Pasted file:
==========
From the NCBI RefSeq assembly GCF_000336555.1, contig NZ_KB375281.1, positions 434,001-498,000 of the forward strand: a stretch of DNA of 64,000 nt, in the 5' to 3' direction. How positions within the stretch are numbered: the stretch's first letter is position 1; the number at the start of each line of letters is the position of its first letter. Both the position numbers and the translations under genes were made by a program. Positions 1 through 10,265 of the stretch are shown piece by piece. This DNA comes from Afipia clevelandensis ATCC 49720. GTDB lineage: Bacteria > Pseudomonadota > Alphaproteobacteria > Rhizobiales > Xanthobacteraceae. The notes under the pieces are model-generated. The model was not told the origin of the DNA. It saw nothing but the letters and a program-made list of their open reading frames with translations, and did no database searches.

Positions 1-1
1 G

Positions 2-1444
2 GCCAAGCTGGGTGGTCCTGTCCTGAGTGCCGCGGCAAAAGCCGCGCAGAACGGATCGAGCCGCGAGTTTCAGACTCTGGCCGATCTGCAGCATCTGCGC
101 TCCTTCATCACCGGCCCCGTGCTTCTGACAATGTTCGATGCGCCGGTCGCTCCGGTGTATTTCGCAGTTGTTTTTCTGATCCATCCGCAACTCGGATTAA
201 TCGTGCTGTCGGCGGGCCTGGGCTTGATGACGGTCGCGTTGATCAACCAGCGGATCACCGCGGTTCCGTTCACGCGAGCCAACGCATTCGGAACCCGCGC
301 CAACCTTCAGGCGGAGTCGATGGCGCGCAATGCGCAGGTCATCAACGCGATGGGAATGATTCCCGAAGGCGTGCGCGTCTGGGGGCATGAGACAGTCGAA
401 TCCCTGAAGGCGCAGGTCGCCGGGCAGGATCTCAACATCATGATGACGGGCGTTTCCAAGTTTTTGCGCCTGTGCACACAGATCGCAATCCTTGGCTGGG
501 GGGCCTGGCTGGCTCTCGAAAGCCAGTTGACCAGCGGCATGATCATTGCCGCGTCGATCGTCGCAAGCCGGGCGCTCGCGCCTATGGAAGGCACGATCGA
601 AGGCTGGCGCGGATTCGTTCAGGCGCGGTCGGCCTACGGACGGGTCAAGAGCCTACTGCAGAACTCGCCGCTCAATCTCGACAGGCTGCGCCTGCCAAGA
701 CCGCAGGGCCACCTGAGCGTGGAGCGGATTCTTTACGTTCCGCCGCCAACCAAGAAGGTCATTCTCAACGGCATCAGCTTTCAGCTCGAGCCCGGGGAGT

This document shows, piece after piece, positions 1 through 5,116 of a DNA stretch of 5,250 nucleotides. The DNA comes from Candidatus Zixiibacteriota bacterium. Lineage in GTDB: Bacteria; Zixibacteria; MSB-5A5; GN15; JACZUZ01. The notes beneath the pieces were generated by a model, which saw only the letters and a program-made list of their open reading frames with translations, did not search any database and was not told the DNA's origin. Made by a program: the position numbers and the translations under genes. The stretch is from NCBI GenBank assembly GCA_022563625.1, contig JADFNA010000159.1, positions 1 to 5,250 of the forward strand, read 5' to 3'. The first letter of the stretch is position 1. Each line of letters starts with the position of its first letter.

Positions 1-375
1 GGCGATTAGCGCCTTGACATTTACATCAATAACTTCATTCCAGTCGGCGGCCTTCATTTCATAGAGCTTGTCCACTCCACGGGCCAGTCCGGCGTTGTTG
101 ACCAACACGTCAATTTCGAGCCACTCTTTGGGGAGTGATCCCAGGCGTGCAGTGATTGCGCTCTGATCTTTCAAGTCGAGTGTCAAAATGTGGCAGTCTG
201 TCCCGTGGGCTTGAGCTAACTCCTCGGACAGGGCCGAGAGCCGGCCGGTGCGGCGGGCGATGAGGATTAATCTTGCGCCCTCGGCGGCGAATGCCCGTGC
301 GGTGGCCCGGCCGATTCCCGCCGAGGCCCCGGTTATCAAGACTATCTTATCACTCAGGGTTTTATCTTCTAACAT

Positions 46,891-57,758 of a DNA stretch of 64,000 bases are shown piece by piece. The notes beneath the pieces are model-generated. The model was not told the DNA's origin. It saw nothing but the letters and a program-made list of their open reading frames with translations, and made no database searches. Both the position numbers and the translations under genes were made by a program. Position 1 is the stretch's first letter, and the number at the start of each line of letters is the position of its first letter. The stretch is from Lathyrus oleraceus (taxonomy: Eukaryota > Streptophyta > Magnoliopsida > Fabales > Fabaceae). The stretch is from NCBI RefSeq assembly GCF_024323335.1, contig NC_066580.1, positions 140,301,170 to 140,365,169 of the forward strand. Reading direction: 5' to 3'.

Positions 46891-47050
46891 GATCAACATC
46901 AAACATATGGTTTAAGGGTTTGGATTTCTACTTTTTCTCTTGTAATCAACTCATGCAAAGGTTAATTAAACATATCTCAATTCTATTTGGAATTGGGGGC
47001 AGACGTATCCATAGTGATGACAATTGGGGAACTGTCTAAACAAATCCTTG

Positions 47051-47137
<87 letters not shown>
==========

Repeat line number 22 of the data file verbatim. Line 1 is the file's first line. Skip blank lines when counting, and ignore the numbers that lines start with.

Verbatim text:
46901 AAACATATGGTTTAAGGGTTTGGATTTCTACTTTTTCTCTTGTAATCAACTCATGCAAAGGTTAATTAAACATATCTCAATTCTATTTGGAATTGGGGGC